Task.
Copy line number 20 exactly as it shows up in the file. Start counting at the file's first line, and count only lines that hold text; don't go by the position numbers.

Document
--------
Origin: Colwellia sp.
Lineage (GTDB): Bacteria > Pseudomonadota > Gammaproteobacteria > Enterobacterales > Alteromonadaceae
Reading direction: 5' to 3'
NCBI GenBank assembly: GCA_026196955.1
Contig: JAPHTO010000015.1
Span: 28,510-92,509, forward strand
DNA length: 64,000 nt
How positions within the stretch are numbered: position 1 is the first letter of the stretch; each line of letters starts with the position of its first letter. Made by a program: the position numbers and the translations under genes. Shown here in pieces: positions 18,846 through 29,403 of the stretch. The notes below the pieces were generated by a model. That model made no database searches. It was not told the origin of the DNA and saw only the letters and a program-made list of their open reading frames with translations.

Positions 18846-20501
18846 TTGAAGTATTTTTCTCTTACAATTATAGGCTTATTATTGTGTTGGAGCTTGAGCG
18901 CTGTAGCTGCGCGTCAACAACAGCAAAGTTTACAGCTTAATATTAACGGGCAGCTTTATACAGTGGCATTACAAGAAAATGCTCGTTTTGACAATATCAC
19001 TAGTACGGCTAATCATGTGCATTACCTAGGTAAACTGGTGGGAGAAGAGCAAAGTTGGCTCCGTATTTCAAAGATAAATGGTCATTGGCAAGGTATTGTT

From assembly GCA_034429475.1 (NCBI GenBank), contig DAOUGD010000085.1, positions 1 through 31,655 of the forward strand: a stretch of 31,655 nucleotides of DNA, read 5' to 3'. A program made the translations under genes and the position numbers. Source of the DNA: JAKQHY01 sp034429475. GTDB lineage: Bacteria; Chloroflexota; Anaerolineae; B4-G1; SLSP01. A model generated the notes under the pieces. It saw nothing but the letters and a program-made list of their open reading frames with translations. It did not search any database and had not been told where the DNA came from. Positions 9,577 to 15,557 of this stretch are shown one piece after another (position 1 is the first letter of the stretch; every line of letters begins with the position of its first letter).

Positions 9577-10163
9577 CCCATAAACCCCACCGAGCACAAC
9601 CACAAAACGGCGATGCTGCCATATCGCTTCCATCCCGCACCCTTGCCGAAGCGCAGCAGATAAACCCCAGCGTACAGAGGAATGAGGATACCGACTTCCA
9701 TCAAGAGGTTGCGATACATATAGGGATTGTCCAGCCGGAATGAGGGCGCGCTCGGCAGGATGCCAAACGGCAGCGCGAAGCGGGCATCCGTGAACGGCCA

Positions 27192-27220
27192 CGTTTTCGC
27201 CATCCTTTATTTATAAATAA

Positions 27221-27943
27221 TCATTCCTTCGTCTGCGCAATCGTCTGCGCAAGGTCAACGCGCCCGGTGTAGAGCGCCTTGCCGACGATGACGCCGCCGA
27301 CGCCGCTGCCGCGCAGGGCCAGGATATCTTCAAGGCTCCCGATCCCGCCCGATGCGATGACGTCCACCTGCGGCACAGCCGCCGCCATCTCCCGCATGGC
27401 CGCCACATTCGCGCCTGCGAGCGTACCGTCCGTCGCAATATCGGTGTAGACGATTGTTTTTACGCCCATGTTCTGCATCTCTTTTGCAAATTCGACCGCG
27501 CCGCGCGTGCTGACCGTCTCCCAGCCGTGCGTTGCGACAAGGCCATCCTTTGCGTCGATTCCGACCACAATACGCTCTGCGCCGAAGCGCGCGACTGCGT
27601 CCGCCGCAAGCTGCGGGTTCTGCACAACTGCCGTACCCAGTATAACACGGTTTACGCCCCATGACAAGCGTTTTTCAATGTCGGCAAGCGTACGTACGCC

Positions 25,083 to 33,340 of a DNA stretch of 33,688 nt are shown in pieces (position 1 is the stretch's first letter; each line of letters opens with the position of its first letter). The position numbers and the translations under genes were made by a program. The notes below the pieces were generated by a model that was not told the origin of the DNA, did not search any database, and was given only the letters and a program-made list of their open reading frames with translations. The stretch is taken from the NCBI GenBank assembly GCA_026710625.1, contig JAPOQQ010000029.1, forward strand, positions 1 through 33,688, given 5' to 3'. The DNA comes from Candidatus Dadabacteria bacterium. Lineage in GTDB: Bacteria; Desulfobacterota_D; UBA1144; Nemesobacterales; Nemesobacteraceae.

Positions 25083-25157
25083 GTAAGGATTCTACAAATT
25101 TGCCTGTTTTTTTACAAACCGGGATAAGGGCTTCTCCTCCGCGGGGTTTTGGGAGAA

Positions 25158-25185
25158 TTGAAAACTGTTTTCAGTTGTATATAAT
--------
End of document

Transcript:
27201 CATCCTTTATTTATAAATAA